Every Trustee must account for their actions (read more about Trust accountings here).  That means you have to demonstrate what assets you started with, what you received in income, what you spent on expenses, the distributions you made to beneficiaries, and what is left at the end of the accounting period.  And each of these categories must be supported by detailed schedules showing each transactions by date, description and amount.  The only way to report that level of detail is to keep all receipts, account statements, and similar financial documents so a thorough accounting can be prepared.

6.  Understand Trust accounting

Trust accounts are VERY DIFFERENT from corporate or business accountings.  If you ask your CPA for a Trust accounting, and they give you a balance sheet and profit and loss statement as you would have for a business accounting, run to another CPA immediately.  Trust accounts do not have balance sheets and profit and loss statements.  In fact, Probate Code section 1061 lists exactly what a Trust accounting mut have, which is a list of charges and credits.  The charges must begin with the assets on hand at the start of the accounting period, the income received and any gain on sale (in other words, every asset coming into the “charge” of the Trustee).  The credits represent the cost side of things, such as the expenses paid, the distributions to beneficiaries, any losses on sale, and ends with the assets on hand at the end of the accounting period.  The charges must equal the credits for the accounting to balance.  And each category must have a supporting schedule showing all the details (for example, all the detail for every expense paid).

7.  Know the Statute of Limitations

How long does a beneficiary have to file a lawsuit against you as Trustee?  It depends.  If you serve Trustee’s notice under Probate Code section 16061.7, then the beneficiary has 120 days in which to file to contest the Trust terms.  As for your actions as Trustee, that statute remains open indefinitely unless you provide an accounting to the beneficiaries.  Once an accounting is provided (assuming is fully discloses all actions you took as Trustee), then the beneficiary has three years to sue the Trustee.  If you file your accounting in court and see court approval, then the beneficiary must either object prior to court approval or be forever barred from suing you as trustee for everything reported in the accounting.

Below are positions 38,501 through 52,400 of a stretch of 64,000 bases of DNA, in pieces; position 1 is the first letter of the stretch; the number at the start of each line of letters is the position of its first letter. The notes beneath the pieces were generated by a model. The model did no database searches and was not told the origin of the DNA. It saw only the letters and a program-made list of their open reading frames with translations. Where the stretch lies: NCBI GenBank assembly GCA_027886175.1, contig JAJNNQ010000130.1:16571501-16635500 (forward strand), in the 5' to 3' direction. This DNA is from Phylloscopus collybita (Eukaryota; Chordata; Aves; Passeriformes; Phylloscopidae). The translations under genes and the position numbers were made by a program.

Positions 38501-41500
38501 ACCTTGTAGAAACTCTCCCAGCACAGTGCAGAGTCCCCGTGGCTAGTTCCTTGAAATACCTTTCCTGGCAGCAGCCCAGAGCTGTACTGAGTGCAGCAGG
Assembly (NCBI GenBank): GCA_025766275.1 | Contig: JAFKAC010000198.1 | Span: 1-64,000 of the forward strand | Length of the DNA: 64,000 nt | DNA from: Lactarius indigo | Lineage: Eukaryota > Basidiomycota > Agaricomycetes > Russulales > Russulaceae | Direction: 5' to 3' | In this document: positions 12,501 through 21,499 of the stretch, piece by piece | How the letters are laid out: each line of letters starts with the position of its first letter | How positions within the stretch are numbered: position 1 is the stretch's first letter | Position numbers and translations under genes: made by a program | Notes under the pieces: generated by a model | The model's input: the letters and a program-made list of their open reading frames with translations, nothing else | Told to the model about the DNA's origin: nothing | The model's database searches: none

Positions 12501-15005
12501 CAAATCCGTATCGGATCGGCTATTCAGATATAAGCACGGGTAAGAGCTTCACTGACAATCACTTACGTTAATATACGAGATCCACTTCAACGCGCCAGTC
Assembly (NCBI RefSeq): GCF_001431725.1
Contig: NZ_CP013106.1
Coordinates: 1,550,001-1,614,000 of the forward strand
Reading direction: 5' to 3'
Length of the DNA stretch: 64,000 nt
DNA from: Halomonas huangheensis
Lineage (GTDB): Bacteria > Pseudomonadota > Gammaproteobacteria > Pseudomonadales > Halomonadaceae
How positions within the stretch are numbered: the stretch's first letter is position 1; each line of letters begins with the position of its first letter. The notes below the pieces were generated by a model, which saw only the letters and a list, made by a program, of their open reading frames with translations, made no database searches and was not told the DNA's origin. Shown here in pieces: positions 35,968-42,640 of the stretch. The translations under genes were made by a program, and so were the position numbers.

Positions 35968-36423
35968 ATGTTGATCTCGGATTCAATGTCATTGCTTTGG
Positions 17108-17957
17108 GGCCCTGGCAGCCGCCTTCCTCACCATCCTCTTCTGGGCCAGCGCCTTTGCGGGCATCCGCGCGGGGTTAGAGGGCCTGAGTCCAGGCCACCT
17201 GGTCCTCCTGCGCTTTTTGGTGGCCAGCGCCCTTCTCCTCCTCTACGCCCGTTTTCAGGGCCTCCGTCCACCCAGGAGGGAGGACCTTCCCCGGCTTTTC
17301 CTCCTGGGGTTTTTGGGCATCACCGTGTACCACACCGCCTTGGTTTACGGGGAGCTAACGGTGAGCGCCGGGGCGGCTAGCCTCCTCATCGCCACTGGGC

8.  Communication/Information is Key

Being a Trustee is a thankless job, especially if you are dealing with difficult or demanding beneficiaries.  But you have too many duties to ignore beneficiaries.  The key is to communicate as often as possible with beneficiaries.  Send out copies of bank statements, send letters updating beneficiaries on the Trust administration if you have to, whatever it takes.  The more you communicate, the better.

Getting the cold shoulder from your Trustee?  While every Trustee has a duty to communicate with the beneficiaries and provide required information, it does not always happen that way.  Maybe the Trustee does not know their fiduciary duties, maybe they don’t know the answer to the questions your asking, or worse yet, maybe they don’t want you to know what they are up to.

When a Trustee fails to communicate, beneficiaries usually assume the worst.  And, for good reason:  a lack of communication is usually the result of people doing things they should not do.

But as a beneficiary you are entitled to communication from your Trustee.  How do you enforce that? You file a petition in court and demand to receive the information that you requested.  Once the petition is filed, not only can you get the information by way or a court order, but you also have subpoena power.  Said power allows you to subpoena the documents you are after.

While you should never get the cold shoulder from your Trustee, you can take action to stop that.  It’s up to you to act to protect your rights.

If you are the beneficiary of a California Will, there’s a few things you need to know in order to understand and protect your rights.  Here’s  the Top 10 things you must know as a Will Beneficiary:

1.  The Last Will Controls

Sometimes people create more than one Will.  Under California law, the last Will made usually wins.  But that depends on whether the decedent had the capacity to create a Will and was not subject to undue influence.  The key is to find the last Will created.  And it must be an original.

2.  Executor’s Attorney is not Your Attorney

This may sound strange if you are not used to this process, but even though the executor’s attorney is paid from the estate (essentially paid from your assets) that attorney is NOT your attorney.  The executor (or administrator if its an intestate estate) has the right to hire an attorney and that attorney advises the executor ONLY.  Want your own legal advice?  That’s fine, but you will have to hire and pay for your own independent lawyer.  Welcome to probate!